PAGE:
What Kinds of Things “Shock the Conscience of the Court”?
When it comes to dividing up the assets of a divorcing couple, one of the basic premises in Ontario family law is that equalization should usually proceed on 50/50 basis, i.e. that there should be an equal division of Net Family Property (NFP).
However – as with so many general rules in family law – there are always exceptions. The Family Law Act, in section 5(6), expressly allows a court to award more or less than half the difference in the NFP in cases where to do otherwise would be “unconscionable”, after considering a lengthy list of factors.
In a case called Serra v. Serra, the Ontario Court of Appeal stated the threshold of what is considered “unconscionable” is exceptionally high, and that circumstances which are merely “unfair’, “harsh” or “unjust” do not meet the test. Nor does an “inequitable” situation between the spouses necessarily amount to an “unconscionable” one, and there is no requirement to show that one of the spouses acted improperly..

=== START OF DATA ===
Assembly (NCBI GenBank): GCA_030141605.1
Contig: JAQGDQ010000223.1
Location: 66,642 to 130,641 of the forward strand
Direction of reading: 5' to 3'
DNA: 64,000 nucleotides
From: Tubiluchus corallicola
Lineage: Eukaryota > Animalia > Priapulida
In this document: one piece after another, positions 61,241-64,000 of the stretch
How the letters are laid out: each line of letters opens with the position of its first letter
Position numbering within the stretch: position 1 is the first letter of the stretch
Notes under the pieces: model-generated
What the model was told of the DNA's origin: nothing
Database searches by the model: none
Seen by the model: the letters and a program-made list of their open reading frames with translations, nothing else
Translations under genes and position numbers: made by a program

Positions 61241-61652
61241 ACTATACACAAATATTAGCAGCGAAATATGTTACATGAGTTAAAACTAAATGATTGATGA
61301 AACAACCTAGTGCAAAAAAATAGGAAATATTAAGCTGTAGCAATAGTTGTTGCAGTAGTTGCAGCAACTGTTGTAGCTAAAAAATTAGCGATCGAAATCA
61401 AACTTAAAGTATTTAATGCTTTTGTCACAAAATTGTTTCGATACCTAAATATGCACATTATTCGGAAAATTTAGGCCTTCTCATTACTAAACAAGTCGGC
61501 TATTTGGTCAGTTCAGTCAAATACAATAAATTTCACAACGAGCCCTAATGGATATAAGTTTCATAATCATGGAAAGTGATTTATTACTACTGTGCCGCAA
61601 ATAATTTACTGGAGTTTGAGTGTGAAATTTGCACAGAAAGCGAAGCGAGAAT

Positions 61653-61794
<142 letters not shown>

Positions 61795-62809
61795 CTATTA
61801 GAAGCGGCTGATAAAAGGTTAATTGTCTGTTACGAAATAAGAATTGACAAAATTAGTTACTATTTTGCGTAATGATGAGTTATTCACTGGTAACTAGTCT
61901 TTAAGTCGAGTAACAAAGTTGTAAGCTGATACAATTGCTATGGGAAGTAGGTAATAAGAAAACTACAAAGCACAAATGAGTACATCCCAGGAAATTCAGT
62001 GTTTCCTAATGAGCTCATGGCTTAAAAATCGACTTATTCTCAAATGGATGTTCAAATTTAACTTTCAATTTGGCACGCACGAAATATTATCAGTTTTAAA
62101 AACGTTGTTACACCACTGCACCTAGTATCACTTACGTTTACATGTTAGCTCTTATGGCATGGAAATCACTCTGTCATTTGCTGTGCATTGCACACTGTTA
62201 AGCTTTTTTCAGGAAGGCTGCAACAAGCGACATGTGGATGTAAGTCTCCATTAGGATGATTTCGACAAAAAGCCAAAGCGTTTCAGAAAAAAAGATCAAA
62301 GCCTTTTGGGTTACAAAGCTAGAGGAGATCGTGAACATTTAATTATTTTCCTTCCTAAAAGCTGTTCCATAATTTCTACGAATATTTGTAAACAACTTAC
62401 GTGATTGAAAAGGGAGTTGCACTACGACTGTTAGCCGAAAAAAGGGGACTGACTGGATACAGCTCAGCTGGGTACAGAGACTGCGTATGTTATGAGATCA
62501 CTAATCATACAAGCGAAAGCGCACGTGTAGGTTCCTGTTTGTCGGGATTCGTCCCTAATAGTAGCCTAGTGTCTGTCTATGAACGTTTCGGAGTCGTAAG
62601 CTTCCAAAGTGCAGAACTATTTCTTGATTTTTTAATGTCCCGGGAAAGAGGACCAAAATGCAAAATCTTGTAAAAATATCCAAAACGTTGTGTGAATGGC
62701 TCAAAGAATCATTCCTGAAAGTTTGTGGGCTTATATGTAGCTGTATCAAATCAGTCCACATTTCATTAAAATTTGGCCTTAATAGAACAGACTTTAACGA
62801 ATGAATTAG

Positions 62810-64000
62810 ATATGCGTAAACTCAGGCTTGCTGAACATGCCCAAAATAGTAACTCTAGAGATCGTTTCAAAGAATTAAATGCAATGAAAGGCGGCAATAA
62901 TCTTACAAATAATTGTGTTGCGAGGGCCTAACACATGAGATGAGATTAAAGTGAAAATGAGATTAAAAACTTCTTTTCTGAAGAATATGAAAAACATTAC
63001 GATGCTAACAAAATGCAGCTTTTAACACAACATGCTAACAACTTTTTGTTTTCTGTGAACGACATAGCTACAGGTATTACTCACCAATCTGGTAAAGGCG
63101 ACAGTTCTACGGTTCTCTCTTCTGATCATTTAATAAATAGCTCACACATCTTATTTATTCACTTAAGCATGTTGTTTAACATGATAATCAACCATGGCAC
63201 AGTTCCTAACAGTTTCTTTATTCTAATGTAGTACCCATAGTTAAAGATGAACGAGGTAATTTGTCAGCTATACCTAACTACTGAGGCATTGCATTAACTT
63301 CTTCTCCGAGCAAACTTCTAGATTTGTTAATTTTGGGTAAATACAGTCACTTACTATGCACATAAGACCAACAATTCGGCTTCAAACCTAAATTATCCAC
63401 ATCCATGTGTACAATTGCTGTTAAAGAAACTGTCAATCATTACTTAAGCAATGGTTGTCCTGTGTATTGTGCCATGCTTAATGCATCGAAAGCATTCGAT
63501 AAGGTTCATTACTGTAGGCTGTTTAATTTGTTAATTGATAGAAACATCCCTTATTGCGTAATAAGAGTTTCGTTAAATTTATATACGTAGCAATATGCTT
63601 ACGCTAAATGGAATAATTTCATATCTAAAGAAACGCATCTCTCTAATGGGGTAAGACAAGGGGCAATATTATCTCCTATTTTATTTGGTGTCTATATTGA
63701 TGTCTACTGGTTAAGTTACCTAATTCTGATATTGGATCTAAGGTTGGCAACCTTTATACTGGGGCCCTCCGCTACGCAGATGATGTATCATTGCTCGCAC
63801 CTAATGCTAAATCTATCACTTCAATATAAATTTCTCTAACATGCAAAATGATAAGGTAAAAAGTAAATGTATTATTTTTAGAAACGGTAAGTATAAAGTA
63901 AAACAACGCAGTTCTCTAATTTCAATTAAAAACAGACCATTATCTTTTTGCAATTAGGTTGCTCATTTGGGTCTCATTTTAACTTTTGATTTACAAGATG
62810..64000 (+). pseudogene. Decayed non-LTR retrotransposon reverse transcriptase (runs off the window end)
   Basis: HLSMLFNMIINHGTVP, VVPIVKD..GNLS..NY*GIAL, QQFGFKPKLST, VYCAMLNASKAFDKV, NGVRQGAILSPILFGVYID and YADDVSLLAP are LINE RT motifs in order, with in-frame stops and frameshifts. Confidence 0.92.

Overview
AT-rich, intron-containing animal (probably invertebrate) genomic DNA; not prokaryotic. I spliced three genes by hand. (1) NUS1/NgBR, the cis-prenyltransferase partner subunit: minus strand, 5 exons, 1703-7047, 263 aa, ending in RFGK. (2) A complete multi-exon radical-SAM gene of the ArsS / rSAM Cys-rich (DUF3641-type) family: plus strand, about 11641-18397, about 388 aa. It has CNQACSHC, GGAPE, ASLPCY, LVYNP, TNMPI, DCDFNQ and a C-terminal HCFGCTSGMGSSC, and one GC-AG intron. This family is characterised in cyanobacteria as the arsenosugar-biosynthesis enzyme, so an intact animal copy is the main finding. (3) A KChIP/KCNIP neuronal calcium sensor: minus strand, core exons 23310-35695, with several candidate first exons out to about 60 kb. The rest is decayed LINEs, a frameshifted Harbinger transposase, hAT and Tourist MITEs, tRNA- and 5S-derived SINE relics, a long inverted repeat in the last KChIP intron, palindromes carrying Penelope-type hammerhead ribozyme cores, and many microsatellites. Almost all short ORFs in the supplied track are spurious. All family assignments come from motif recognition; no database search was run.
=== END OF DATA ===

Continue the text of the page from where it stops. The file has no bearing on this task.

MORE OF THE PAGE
Rather, in order to justify an unequal division of NFP, the court must find that to do otherwise (by granting equal division) would “shock the conscience of the court.”
So what sorts of things fall into this “conscience-shocking” category? There are many examples, all of which depend on their particular facts. But to provide a few illustrations, courts in the past have ordered unequal division of NFP where:
• One spouse failed to disclose pre-marriage debts and liabilities, even in a situation where the other spouse neglected to ask about them. (See Roseneck v. Gowling)
• One of the spouses racked up $13,000 in gambling debts. (See Naidoo v. Naidoo)
• The husband incurred debts at bars and with Escort Services. (See Abaza v. Abaza)
• One spouse paid his siblings $400,000 as a “reward” for helping conceal from the wife the fact that he had won $2.5 million in the lottery shortly before separation. (See Helmy v. Helm)
In all these cases, the court decided it would be “unconscionable” to the point of “shock[ing] the conscience of the court” to allow the NFP to be divided equally; the respective courts ordered an unequal division instead, tailored to the individual facts..
Next week, I’ll give you a few examples of cases where – despite some bad behaviour on the part of one of the spouses – the court nonetheless opted for a 50/50 split. Some of those may surprise you.
For the full text of these and other related decisions, see:
Serra v. Serra, 2009 ONCA 105
Roseneck v. Gowling, 2002 CarswellOnt 4396 (Ont. C.A.)).
Naidoo v. Naidoo, 2004 CarswellOnt 1475 (Ont. S.C.J.)).
Abaza v. Abaza, 2001 CarswellOnt 1283 (Ont. S.C.J.))
Helmy v. Helmy (2000), 12 R.F.L. (5th) 68, 2000 CarswellOnt 4480 (Ont. S.C.J.)).
Fenn v. Fenn (1987), 10 R.F.L. (3d) 408 (Ont.H.C.)